Adapted from: Mel's Kitchen Cafe
Yield: about 3 dozen cookies
When it comes to pumpkin puree, I've found all types (homemade and storebought) work fine in this recipe with this caveat: the recipe was written using Libby's brand since it's probably the most widely available overall. If using homemade pumpkin puree, which tends to be a little softer, omit the water. Same goes for the Trader Joe's brand of pumpkin puree and other canned brands that are very soft and more watery.
It's really, really important not to overflour the cookie dough in this recipe or you'll end up with puffy, cakey cookies instead of thinner cookies. If you don't have a scale, fluff the flour really well before scooping into the measuring cup and leveling off.
If you bake a sheet of cookies and find they are too puffy, decrease the oven temperature to 325 degrees (it might be that your oven bakes hotter than mine which will make for a puffier cookie).
- 1 cup (2 sticks, 8 ounces) salted butter (aka regular), softened
- 1/2 cup (3.75 ounces) brown sugar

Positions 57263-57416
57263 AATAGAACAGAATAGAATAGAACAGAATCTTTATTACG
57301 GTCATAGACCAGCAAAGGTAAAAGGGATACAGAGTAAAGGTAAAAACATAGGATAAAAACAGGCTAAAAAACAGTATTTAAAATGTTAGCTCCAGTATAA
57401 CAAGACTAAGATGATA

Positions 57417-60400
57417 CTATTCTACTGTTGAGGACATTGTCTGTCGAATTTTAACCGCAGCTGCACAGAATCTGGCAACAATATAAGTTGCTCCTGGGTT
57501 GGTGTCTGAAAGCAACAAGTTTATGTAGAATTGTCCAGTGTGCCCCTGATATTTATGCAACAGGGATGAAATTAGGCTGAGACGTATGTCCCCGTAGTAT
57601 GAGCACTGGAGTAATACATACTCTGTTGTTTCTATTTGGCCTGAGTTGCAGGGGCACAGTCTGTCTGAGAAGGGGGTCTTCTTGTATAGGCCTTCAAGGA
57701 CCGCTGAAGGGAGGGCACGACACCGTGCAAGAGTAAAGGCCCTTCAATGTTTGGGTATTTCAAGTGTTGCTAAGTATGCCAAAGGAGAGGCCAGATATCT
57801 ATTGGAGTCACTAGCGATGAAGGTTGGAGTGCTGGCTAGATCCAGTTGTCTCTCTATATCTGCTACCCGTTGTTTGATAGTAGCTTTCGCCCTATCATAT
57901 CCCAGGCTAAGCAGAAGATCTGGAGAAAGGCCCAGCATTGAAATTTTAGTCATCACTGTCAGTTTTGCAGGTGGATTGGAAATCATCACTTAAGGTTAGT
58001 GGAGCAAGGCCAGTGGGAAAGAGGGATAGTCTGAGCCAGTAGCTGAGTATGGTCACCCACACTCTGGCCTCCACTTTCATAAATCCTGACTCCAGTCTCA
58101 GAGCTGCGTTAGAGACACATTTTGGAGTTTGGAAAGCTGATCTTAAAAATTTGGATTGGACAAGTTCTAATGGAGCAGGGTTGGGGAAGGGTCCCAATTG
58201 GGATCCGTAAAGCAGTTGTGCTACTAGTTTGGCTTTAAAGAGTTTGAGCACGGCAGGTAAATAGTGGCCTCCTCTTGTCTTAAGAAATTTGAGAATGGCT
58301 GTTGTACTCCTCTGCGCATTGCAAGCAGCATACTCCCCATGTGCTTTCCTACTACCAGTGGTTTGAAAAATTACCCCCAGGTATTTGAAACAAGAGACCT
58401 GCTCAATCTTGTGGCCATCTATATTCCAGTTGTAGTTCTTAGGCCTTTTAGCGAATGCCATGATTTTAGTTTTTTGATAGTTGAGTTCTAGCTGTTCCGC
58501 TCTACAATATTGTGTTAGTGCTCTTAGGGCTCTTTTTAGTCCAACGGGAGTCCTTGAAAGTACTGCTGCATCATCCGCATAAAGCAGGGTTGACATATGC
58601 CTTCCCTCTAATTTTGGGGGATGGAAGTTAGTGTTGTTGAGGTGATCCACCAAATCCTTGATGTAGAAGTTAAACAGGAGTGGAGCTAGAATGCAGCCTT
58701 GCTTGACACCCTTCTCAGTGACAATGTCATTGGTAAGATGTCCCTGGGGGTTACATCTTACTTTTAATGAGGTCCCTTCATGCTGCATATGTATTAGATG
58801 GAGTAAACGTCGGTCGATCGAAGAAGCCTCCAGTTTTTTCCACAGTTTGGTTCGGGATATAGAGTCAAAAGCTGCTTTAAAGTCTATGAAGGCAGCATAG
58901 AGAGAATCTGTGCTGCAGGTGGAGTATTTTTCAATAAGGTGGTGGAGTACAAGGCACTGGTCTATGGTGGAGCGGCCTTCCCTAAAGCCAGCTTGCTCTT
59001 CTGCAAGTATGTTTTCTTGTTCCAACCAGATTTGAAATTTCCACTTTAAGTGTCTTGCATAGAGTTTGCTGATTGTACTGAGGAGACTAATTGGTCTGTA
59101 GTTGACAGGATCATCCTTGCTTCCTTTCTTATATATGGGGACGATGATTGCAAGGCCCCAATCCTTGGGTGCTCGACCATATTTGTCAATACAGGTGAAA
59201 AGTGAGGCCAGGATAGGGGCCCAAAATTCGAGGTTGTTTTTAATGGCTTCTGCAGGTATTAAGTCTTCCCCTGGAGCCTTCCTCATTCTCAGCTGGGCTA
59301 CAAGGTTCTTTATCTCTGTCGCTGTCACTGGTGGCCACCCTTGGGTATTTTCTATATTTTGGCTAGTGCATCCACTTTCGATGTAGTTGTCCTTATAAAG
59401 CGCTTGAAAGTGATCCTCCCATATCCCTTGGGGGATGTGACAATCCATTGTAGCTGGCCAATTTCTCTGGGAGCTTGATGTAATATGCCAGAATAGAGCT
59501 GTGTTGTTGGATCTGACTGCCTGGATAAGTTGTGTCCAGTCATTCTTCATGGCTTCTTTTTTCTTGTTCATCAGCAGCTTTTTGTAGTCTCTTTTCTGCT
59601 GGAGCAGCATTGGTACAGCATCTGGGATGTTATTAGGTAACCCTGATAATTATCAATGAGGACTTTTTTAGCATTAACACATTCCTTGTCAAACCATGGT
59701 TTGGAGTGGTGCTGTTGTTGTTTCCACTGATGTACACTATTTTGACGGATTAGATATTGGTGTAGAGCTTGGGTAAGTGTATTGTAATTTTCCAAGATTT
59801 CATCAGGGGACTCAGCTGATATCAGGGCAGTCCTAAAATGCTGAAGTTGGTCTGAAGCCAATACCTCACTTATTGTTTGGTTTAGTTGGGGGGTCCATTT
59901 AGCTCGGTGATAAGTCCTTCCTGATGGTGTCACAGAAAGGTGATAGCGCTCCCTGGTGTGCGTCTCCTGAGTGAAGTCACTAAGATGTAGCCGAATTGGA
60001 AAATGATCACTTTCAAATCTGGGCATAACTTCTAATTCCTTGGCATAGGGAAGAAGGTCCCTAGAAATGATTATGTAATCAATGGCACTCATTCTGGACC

- 1 cup (7.5 ounces) granulated sugar
- 2 teaspoons vanilla extract
- 1 cup (9 ounces) pumpkin puree*
- 2 tablespoons milk
- 2 1/2 cups (12.5 ounces) all-purpose flour*
- 1/2 teaspoon baking powder
- 1/2 teaspoon baking soda
- 1/2 teaspoon salt
- 1 teaspoon ground cinnamon
- 1/4 teaspoon ground nutmeg
- 1/4 teaspoon allspice
- 1 1/2 cups (9 ounces) chocolate chips
Preheat the oven to 325 degrees F*. Line baking sheet with parchment paper. In the bowl of a stand mixer fitted with the paddle attachment or using a handheld electric mixer, cream together the butter, brown sugar and granulated sugar until light and fluffy, 2-3 minutes. Add the vanilla, pumpkin, and milk, and mix until combined. Add the dry ingredients to the batter and mix until combined. Stir in the chocolate chips. The dough will be soft but not incredibly sticky. Drop the cookie dough by heaping tablespoonfuls onto the prepared baking sheet, making your portions as equal as possible for even cooking.
Bake for 10-11 minutes until the edges are set but the middles are a tiny bit soft. When the cookies come out of the oven, lightly tap or drop the cookie sheet on the counter (this helps the thinner/chewy factor of the cookies but you won't get fired if you don't do it). If the cookies were taken out while still soft in the center, they'll flatten more as they cool. Let them cool 3-4 minutes on the baking sheet before removing to a wire rack to cool completely. Repeat with remaining dough. These cookies can be frozen.